What Do The Numbers On Your Toaster Mean?
Although your toaster is one of the few kitchen items to earn primo counter real estate, do you actually know how the numbers on this culinary appliance correlate to its toasting magic?
Consider this predicament: You take a slice of freshly-baked bread to a foreign toaster, set it to your tried-and-tested setting of 3 and two dots, and end up with a sad slice of toast that's charred and crumbling. Ever happen to you? If so, you've experienced first-hand how the numbers on your toaster dial obscurely correlate to the level of brownness.
That got us wondering. When you set the dial to "2," what exactly is it two of? Two shades of brown? While you might initially guess the answer is "minutes," that's not necessarily always the case.
As demonstrated in this YouTube video by Tom Scott, the numbers on a toaster dial only correlated with "minutes" for one of the four toasters tested.
That's because some toasters (typically the more expensive brands) operate on a timer mechanism, whereas others (the cheaper brands) operate on a circuit that times based on heat.
The Types of Toasters
If you invested in a $300 toaster, like Dualit, you'll at least have the piece of mind knowing that those numbers on your appliance actually refer to minutes. A mechanical timer is what controls the browning time in toasters like these.
Most modern toasters use a circuit as a timer. A capacitor is charged and once a specific voltage is reached, the circuit cuts off and your toast pops out the top of the toaster, according to How Stuff Works. In this toaster, the dial changes the resistance, which changes the rate at which the capacitor charges, and this controls how long the timer is set.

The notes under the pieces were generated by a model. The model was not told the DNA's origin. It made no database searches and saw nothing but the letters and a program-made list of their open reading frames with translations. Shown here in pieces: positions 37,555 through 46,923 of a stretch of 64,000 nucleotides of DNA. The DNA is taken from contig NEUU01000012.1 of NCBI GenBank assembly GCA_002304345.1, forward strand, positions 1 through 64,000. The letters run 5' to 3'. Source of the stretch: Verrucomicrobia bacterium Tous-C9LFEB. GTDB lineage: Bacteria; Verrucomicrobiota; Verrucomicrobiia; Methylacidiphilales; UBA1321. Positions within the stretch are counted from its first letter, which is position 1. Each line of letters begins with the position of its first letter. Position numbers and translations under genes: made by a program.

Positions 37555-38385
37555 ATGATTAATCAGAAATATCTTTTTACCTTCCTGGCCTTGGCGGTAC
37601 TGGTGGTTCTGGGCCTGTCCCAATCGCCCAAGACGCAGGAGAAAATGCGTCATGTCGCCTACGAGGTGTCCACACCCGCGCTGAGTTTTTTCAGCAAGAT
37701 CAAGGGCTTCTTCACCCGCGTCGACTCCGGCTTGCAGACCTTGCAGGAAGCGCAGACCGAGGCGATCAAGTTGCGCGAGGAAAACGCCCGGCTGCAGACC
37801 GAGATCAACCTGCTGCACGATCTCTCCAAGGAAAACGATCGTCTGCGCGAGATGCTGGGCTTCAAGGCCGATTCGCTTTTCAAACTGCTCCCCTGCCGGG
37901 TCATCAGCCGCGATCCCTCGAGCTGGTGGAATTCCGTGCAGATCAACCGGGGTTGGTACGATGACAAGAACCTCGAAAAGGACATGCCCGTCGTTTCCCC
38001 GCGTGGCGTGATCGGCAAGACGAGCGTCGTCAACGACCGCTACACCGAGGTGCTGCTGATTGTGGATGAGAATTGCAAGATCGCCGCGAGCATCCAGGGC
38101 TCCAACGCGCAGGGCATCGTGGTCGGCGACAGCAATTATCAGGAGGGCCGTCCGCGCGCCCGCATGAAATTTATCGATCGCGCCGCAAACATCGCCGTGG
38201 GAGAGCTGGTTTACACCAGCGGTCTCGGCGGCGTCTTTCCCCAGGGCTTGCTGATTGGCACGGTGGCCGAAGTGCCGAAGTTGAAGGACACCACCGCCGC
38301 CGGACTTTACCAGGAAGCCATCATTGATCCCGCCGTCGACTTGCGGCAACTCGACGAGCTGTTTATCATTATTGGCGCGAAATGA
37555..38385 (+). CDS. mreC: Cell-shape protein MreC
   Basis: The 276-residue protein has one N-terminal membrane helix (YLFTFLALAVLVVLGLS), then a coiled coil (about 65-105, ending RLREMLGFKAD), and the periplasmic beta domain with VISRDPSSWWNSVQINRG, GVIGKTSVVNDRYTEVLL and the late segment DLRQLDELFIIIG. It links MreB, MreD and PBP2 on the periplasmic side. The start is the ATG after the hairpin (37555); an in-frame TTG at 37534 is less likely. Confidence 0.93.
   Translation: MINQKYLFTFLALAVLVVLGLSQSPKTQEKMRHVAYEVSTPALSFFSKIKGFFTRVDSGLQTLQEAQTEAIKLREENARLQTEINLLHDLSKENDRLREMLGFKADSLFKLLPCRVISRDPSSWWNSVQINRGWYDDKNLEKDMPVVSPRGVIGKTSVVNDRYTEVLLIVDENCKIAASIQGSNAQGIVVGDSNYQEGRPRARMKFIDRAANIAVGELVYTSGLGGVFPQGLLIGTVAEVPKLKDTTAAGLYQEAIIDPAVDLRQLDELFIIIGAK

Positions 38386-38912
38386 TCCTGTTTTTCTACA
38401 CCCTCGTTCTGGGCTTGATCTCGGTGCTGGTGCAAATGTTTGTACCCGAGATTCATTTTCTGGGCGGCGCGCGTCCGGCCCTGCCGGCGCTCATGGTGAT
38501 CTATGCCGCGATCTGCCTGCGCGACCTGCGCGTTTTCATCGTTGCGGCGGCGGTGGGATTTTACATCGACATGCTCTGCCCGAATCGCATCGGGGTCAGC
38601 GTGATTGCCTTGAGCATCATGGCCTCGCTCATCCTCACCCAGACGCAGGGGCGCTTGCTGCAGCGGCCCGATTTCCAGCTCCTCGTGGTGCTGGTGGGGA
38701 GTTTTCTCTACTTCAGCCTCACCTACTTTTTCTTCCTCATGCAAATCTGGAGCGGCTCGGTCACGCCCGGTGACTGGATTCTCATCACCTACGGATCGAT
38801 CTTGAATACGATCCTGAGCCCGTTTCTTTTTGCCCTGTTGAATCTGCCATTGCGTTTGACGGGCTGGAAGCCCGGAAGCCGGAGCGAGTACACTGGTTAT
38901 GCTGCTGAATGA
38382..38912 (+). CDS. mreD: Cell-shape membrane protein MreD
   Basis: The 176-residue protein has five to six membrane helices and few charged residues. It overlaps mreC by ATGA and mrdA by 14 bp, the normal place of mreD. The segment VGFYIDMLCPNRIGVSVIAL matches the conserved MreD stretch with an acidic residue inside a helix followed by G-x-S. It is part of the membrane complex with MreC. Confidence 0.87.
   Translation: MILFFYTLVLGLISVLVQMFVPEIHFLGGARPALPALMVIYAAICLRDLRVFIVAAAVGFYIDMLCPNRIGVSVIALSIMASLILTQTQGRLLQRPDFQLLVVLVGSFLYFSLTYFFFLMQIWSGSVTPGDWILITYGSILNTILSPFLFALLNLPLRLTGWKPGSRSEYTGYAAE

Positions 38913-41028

Bimetallic Strip Toasters
Older toasters have yet a different toasting method. These models use a bimetallic strip which bends as it heats up. (A bimetallic strip is made up of two types of metal which expand at different rates, which causes the strip to bend when heated.) Pushing the toast lever down connects and starts a circuit. As heat begins to build up in the circuit, the bimetallic strip of metal will start to bend until it no longer connects the circuit, which cuts off the power and pops your toast out.
In this toaster, the dial controls how much electricity goes through this switch. A lower number on the dial equates to a higher current, more heat running through the circuit, which triggers the off switch more quickly, and results in less toasted bread, according to CNET.
Which toaster do you have?
If you actually read your toaster manual, you can get more insight into the mysterious dial that controls your toast color. Black+Decker calls this dial the "Toast shade selector dial," and is thus more likely to be the capacitor-driven toaster. More expensive brands, like Dualit, call it the "timer," so you might be safe in assuming that "2" means two minutes.
Here's the kicker, though.
Even if you determine a tried-and-tested setting on your toaster, and even if you have a timer-based toaster, it won't necessarily result in the same desired toastiness every time. Why?
For starters, toasting depends on the moisture of your bread. Since toasting is a combination of cooking and drying the bread, you'll have to adjust your standard setting based on the moisture composition of your slice (which depends on anything from how old your bread is to the type of grain used—refined or whole wheat).
Additionally, depending on what round of toast you're on, residual heat from your toaster can result in a divergence from the setting norm. With timer-based toasters, this residual heat will cause your bread to toast faster during the same time setting. On the other hand, a pre-heated bimetallic strip toaster will be triggered earlier than intended, resulting in underdone toast. (However, many manufacturers have now made the bimetallic strip measure the heat of the bread rather than the toaster, so this may reduce underdone toast in these models.)
Whether your toaster functions through a bimetallic strip, a capacitor, or a timer, you're going to have to experiment to see if you prefer a "2" or "4" level of toastiness.
Regardless of if you're a burnt toast buff or a lightly-warmed lover, if you don't have a favorite slice of bread yet, why not check out these healthiest store-bought breads?